Data Resources: How to FTP data from PSD
All of the data which we make available to the public can be obtained via anonymous ftp.
These are the general steps for obtaining PSD data by FTP:
- Connect to ftp.cdc.noaa.gov
- login as anonymous
- Enter your email address as your password. Please take the time to send us your correct email address. We will use that address to notify you of important additions or changes to our data offerings.
- All data sets available this way are in subdirectories of the directory /Datasets .
- The vast majority of the data that are available through this server are stored as netCDF files. If necessary, refer to our documentation about netCDF and information on display/analysis software that reads our netCDF files.
Or, if you'd like you can use your browser to ftp directly. However, many users report better results using a command-line FTP client, such as the free "ncftp" (ncftp.com), than with using a web browser for FTP transfers. In particular, "ncftp" can automatically adapt to firewall changes at any point along the communications path.
These are configuration problems at your local site; they are not solvable at our end of things.
Unable to login using a Web browser:Our FTP server sends detailed error messages for each of these problems. Unfortunately, web browsers often don't show these messages to users. Command line FTP clients are usually better about showing all error messages.
By default, most web browsers use a fake e-mail address as the password for anonymous FTP access. Our FTP server requests, but does not require, a real e-mail address to be used, so that we can try to contact you if there is a problem with, or update to, any data you may retrieve. If you use a fake e-mail address, the FTP server may warn you about it, referring to this document, but the server will let you in anyway.
If you are using Netscape version 3.x, then select, under the "Options" heading, the choice "Mail & News Preferences". Within that pop-up window, select the "Identity" option, and fill in your real e-mail address in the blank labeled "Email Address:", and press the OK button at the bottom of that popup window. Then, from the same "Options" category, select "Network Preferences", and, from that pop-up window, select "Protocols". On that form, check the final item, "Send Email Address as Anonymous FTP Password". If you are using a 4.x version, the procedure is similar, as the next paragraph details.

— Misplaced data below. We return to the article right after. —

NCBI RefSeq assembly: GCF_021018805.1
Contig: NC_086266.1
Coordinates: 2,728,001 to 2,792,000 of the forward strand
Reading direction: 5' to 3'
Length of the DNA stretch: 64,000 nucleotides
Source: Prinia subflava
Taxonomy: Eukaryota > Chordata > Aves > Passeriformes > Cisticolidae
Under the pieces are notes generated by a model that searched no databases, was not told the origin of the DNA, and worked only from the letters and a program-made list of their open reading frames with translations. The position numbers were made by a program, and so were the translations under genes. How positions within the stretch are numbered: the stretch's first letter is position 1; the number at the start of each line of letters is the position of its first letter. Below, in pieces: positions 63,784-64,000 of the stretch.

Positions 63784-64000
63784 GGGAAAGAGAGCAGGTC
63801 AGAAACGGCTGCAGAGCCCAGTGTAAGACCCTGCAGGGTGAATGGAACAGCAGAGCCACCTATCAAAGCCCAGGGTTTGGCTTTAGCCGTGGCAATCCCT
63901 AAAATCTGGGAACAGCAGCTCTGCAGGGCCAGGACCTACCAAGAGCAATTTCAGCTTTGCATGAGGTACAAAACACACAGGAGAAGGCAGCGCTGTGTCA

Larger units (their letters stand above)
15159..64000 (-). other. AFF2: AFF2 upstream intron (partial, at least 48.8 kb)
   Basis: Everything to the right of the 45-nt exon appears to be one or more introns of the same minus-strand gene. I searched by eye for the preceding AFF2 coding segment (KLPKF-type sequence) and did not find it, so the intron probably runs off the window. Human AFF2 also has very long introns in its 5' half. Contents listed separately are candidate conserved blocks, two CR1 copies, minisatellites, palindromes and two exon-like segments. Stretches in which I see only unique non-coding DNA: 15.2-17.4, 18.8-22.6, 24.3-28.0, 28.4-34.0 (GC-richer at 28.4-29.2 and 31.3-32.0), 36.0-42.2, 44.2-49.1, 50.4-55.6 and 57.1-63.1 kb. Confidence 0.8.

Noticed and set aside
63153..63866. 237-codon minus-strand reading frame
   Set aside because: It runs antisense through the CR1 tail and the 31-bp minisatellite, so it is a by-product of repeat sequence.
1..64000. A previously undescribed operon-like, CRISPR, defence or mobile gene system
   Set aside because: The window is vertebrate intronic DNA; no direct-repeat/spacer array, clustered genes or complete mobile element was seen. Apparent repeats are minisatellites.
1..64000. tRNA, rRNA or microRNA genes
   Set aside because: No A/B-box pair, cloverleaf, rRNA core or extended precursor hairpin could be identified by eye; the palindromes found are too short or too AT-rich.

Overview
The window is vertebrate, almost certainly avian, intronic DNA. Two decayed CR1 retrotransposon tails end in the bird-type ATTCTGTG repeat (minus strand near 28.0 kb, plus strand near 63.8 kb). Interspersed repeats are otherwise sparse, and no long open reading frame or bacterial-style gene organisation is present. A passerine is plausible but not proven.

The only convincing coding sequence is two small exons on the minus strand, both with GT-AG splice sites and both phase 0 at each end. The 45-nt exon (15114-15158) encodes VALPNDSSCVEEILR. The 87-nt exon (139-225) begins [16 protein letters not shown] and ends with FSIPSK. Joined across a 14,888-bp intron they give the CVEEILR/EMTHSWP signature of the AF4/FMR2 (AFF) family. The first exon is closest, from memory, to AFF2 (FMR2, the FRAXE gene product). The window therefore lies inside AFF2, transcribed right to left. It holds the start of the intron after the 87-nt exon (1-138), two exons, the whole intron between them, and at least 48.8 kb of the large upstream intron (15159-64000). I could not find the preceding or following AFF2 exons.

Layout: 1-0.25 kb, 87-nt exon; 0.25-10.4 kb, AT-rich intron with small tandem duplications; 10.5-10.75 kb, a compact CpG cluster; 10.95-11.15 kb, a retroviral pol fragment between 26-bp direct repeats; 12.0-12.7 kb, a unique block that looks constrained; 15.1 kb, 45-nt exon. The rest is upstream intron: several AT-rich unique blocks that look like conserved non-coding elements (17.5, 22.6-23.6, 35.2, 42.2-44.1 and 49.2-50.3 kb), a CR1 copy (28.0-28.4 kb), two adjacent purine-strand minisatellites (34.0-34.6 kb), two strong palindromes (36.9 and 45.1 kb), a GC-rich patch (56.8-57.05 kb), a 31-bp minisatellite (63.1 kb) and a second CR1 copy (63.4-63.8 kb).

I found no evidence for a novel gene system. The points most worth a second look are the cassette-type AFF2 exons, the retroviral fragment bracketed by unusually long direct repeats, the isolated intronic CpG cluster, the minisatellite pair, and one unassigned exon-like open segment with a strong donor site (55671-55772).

For Netscape 4.x, first select the "Preferences" item at the bottom of the "Edit" menu. On that pop-up, select "Mail & Newsgroups", and under that, select "Identity". There you will find a blank to enter your E-mail address. Then, select the "Advanced" category from the list on the left. The last item in the top box, "Send email address as anonymous FTP password", should be checked. Then, press the "OK" button at the lower left.
If you are using Internet Explorer (IE) 5.x after connecting to the anonymous ftp site, select "Login as..." from the file menu, check the "Login Anonymously" box and give a valid e-mail in the password box. For other versions try explicitly specifying the login name of anonymous in the FTP URL, like this: ftp://firstname.lastname@example.org.. Then, when the browser pops up and queries for username and password, then the username should be "anonymous", and the password should be entered as your e-mail address.
Connection refused because of an invalid reverse name look-up.
This is generally a problem requiring a system administrator to solve at your site.
When your machine connects to our machine via FTP we choose to initiate a process called a reverse name look-up. That is to say we ask domain name service to translate your IP address back into a fully qualified domain name. This is a process that many sites are using as an added security feature. In this way we can verify that you are who you say you are. Now of course, we know that you're not trying to do anything sneaky, but this is something that we require of everyone that connects to us.
At your site, your computer managers maintain two lists of domain names. One is the forward name and the other is the reverse. Often, only the forward name is kept up-to-date. That's the one that is used when you say you want to connect to your machine and give its name. The forward name translates back to the IP address. But, there is also a table that keeps track of the reverse name, the one that answers the question what name belongs to this IP address.
Hopefully your system manager will understand from this message what's being asked and can correct the problem with a couple minutes of work. Another solution might be to try your FTP from a different machine.